EP2112223A2 - DOF (DNA binding with one finger) sequences and method of use - Google Patents

DOF (DNA binding with one finger) sequences and method of use Download PDF

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EP2112223A2
EP2112223A2 EP20090009553 EP09009553A EP2112223A2 EP 2112223 A2 EP2112223 A2 EP 2112223A2 EP 20090009553 EP20090009553 EP 20090009553 EP 09009553 A EP09009553 A EP 09009553A EP 2112223 A2 EP2112223 A2 EP 2112223A2
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dof
plant
sequence
zm
polynucleotide
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German (de)
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EP2112223A3 (en )
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Kanwarpal S. Dhugga
Rajeev Gupta
Juan Liu
Carl R. Simmons
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Pioneer Hi-Bred International Inc
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Pioneer Hi-Bred International Inc
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    • CCHEMISTRY; METALLURGY
    • C07ORGANIC CHEMISTRY
    • C07KPEPTIDES
    • C07K14/00Peptides having more than 20 amino acids; Gastrins; Somatostatins; Melanotropins; Derivatives thereof
    • C07K14/415Peptides having more than 20 amino acids; Gastrins; Somatostatins; Melanotropins; Derivatives thereof from plants
    • CCHEMISTRY; METALLURGY
    • C12BIOCHEMISTRY; BEER; SPIRITS; WINE; VINEGAR; MICROBIOLOGY; ENZYMOLOGY; MUTATION OR GENETIC ENGINEERING
    • C12NMICROORGANISMS OR ENZYMES; COMPOSITIONS THEREOF; PROPAGATING, PRESERVING OR MAINTAINING MICROORGANISMS; MUTATION OR GENETIC ENGINEERING; CULTURE MEDIA
    • C12N15/00Mutation or genetic engineering; DNA or RNA concerning genetic engineering, vectors, e.g. plasmids, or their isolation, preparation or purification; Use of hosts therefor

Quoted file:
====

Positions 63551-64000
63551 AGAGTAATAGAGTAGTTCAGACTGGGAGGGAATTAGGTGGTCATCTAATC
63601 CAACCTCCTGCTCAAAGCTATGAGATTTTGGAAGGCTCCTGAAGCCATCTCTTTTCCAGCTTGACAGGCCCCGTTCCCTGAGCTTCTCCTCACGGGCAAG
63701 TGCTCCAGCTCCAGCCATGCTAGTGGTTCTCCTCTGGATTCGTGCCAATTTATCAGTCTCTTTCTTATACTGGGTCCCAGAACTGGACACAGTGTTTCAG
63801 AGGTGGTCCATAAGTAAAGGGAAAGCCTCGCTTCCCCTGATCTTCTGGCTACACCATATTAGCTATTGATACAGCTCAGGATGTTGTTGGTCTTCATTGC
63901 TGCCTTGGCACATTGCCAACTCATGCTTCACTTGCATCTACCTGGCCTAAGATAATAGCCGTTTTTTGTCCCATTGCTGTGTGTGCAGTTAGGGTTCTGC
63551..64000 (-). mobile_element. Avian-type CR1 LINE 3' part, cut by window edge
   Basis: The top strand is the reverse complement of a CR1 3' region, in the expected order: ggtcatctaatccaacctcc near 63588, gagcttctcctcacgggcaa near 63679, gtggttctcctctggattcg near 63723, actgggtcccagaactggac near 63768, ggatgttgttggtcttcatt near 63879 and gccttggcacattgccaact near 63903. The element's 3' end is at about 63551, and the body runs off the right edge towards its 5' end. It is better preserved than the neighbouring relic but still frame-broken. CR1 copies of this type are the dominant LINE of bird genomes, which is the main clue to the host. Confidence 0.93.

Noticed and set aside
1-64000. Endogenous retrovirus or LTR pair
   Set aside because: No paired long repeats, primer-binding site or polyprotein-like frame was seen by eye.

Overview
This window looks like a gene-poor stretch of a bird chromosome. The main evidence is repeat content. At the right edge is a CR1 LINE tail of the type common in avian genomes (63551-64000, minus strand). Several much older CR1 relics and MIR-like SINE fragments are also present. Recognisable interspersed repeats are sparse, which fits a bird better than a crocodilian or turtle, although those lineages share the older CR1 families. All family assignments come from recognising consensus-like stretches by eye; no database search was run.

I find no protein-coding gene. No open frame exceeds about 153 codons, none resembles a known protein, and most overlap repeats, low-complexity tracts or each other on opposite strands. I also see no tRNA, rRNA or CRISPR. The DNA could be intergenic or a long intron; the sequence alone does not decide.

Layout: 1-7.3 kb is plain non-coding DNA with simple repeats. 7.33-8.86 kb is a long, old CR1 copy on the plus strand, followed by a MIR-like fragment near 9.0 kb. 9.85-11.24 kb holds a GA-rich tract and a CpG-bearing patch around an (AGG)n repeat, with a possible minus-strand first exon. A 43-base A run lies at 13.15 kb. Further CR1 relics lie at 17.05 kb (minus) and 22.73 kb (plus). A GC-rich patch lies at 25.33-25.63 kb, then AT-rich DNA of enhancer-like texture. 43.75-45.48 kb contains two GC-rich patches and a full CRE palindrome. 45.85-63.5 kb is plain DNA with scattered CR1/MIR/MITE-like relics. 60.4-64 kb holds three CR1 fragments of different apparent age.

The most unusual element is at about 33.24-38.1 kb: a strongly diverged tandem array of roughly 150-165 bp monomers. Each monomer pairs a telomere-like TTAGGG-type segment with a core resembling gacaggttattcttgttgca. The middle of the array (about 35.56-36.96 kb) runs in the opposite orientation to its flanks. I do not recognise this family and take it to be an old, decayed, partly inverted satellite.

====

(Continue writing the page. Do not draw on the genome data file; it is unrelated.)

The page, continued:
• C12N15/09Recombinant DNA-technology
    • C12N15/63Introduction of foreign genetic material using vectors; Vectors; Use of hosts therefor; Regulation of expression
    • C12N15/79Vectors or expression systems specially adapted for eukaryotic hosts
    • C12N15/82Vectors or expression systems specially adapted for eukaryotic hosts for plant cells, e.g. plant artificial chromosomes (PACs)
    • C12N15/8241Phenotypically and genetically modified plants via recombinant DNA technology
    • C12N15/8261Phenotypically and genetically modified plants via recombinant DNA technology with agronomic (input) traits, e.g. crop yield
    • CCHEMISTRY; METALLURGY
    • C12BIOCHEMISTRY; BEER; SPIRITS; WINE; VINEGAR; MICROBIOLOGY; ENZYMOLOGY; MUTATION OR GENETIC ENGINEERING
    • C12NMICROORGANISMS OR ENZYMES; COMPOSITIONS THEREOF; PROPAGATING, PRESERVING OR MAINTAINING MICROORGANISMS; MUTATION OR GENETIC ENGINEERING; CULTURE MEDIA
    • C12N15/00Mutation or genetic engineering; DNA or RNA concerning genetic engineering, vectors, e.g. plasmids, or their isolation, preparation or purification; Use of hosts therefor
    • C12N15/09Recombinant DNA-technology
    • C12N15/63Introduction of foreign genetic material using vectors; Vectors; Use of hosts therefor; Regulation of expression
    • C12N15/79Vectors or expression systems specially adapted for eukaryotic hosts
    • C12N15/82Vectors or expression systems specially adapted for eukaryotic hosts for plant cells, e.g. plant artificial chromosomes (PACs)
    • C12N15/8241Phenotypically and genetically modified plants via recombinant DNA technology
    • C12N15/8261Phenotypically and genetically modified plants via recombinant DNA technology with agronomic (input) traits, e.g. crop yield